226 Mass. 464

December 6, 1916 - April 28, 1917

Suffolk County


Way, Private. Deed. Evidence, Competency, Extrinsic affecting writings.

In a suit in equity to establish the plaintiff's right to a private way and to enjoin the defendant from interfering with it, it appeared that the defendant had owned a tract of land which he had divided into lots, making and recording in the registry of deeds a plan showing the lots, which had delineated upon it a strip eight feet wide adjacent to the lots, marked "Right of Way," that the defendant had conveyed one of the lots to one who conveyed it to the plaintiff, both deeds stating that the land conveyed was "shown on" the plan, describing it and referring to the book and page where it was recorded, but neither of them containing any reference in words to a right of way. Held, that the plan was incorporated into the deeds by reference, and that the right of way therein described became appurtenant to the premises conveyed as clearly as if specifically mentioned in the deeds.

The mere fact that, during a year and nine months which elapsed after the plan above described was recorded and before the deed to the plaintiff, no tenant of any of the lots shown thereon, which had been built up in one story stores, had used the way in question, was not evidence that the way had been abandoned.

The admission, at the hearing of the suit above described, of evidence that before the conveyance to the plaintiff's predecessor in title the defendant had conveyed the premises by a mortgage, which had contained a specific conveyance of the right of way and which, it was stated in both the deed to the plaintiff and to his predecessor in title, the title there conveyed was subject to, was not harmful to the defendant even if erroneous, because the plaintiff's title to the right of way was independent of the reference in the mortgage.

At the same trial it was proper to exclude evidence tending to show that, when the defendant made the conveyance to the plaintiff's predecessor in title, he stated that he was not conveying the right of way and that such predecessor in title bought with full knowledge that he was not acquiring such right, because there was no evidence of any knowledge on the plaintiff's part, outside of his deed, of what took place between his predecessor in title and the defendant.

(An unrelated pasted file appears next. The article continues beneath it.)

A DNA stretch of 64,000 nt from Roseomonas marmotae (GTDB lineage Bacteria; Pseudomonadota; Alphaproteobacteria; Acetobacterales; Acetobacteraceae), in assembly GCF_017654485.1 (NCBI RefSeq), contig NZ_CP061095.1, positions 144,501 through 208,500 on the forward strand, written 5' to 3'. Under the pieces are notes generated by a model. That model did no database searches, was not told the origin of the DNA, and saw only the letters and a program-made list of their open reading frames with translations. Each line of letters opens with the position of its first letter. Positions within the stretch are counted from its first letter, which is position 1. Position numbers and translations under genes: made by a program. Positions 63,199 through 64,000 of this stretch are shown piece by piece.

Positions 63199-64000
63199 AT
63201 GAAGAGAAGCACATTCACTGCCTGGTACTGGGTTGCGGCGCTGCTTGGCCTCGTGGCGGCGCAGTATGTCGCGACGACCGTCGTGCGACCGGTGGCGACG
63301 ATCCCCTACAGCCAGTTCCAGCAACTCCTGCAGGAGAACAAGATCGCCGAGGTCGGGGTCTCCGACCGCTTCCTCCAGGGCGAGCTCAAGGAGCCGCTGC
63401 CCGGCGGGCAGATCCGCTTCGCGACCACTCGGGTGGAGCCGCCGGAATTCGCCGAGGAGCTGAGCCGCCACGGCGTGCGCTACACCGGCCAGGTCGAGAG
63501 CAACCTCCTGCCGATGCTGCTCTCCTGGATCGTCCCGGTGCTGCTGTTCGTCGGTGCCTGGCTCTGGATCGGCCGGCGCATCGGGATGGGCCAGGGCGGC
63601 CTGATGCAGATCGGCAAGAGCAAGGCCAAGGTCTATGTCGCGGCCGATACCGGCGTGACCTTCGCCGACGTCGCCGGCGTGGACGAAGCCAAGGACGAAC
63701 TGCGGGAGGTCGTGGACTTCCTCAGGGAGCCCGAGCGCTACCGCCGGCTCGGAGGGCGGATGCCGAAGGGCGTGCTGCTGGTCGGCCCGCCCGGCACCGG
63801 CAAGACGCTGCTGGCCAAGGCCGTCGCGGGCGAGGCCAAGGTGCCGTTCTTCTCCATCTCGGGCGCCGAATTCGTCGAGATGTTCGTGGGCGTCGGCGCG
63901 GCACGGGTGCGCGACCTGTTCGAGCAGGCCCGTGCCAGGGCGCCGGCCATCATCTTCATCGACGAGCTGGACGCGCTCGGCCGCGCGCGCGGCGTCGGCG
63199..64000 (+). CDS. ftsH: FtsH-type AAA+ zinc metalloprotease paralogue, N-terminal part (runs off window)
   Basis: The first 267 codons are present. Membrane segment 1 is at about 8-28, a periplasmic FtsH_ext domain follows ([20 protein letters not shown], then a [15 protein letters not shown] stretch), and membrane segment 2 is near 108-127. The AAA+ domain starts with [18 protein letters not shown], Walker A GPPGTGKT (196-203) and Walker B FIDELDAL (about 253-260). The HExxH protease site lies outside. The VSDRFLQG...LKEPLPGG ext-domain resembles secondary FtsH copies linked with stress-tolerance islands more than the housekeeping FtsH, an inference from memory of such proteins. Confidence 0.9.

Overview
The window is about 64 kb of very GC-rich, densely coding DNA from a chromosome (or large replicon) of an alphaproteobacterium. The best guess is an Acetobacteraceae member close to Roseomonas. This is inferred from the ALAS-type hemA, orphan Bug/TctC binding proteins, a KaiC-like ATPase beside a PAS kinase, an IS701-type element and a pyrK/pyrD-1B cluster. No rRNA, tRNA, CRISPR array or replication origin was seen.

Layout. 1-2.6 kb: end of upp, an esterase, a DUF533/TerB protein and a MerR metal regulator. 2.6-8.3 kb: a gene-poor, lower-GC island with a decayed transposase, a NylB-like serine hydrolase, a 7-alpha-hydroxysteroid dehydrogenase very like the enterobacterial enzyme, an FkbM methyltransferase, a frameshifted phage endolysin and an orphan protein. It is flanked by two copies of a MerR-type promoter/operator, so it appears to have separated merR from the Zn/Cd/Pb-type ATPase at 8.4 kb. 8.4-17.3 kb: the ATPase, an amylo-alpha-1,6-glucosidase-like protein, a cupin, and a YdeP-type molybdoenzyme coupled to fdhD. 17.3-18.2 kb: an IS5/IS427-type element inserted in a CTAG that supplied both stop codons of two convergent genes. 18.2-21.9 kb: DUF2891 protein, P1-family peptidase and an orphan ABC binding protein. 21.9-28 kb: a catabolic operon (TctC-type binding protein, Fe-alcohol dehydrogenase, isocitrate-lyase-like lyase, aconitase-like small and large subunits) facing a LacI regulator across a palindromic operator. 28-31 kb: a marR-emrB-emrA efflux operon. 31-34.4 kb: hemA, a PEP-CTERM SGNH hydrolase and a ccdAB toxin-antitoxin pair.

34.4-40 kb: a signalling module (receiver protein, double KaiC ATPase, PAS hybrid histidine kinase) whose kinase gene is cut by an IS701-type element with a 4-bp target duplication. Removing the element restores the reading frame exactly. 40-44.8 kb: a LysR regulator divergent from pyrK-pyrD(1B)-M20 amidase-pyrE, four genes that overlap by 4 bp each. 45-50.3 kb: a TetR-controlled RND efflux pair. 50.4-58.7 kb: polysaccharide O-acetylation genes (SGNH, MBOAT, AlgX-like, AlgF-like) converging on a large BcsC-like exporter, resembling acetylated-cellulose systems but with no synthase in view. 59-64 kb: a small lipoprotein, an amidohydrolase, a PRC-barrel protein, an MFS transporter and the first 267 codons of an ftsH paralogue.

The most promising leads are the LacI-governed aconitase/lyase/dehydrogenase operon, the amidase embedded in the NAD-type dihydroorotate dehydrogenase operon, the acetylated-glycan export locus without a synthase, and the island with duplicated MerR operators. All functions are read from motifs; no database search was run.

It also was right, since the plaintiff's title was governed by the deed he received, to exclude evidence tending to show that when the plaintiff acquired the land there was no knowledge or expectation on his part that he was acquiring the right of way in question.

BILL IN EQUITY , filed in the Superior Court on February 12, 1910, seeking to establish the right of way described in the opinion

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and to have the defendant restrained from interfering with the plaintiff's rights thereto.

The suit was heard by McLaughlin, J., a commissioner having been appointed under Equity Rule 35 to take the testimony. The material evidence is described in the opinion. A final decree for the plaintiff was entered by order of the judge; and the defendant appealed.

H. T. Richardson, for the defendant, submitted a brief.

J. P. Richardson, for the plaintiff.

CARROLL, J. The defendant owned a tract of land on Blue Hill Avenue in that part of Boston called Dorchester, upon a portion of which he had built a block of one story stores. In February, 1911, he caused a plan of the entire premises to be made and recorded in the Suffolk Registry of Deeds. The plan showed an eight foot strip of land in the rear of the block, and on the north side a right of way eight feet wide. At this time he gave a mortgage to the Attleborough Savings Bank, upon that part of the tract on which the block stood with the eight foot strip in the rear-the premises now owned by the plaintiff and shown on the plan as "Lot 69A." The mortgage contained this clause at the end of the description: "with a right of way eight (8) feet wide over said remaining portion of Lot 69, being the northerly side line of the premises herein conveyed, and being shown on a plan of land in Dorchester by S. L. Leftovith, Surveyor, dated February 1911, and to be recorded herewith." December 14, 1911, the defendant conveyed to Annie S. Levenson the land on which the block was erected with the eight-foot strip in the rear, the description by metes and bounds corresponding with that in the mortgage, reference being made to the plan, "and being shown on a plan of land in Dorchester by S. L. Leftovith, Surveyor, dated February 1911, and recorded with Suffolk Deeds, Book 3523, Page 262." November, 1913, Levenson conveyed the same premises to the plaintiff, the description corresponding in all respects to that in the deed from the defendant to said Levenson. The premises were conveyed subject to the mortgage which has now been discharged. The plaintiff claims a right of way over the eight foot strip of land, on the north of her line, marked "Right of Way" on the plan, as an appurtenance to her premises. In the Superior Court a decree was entered for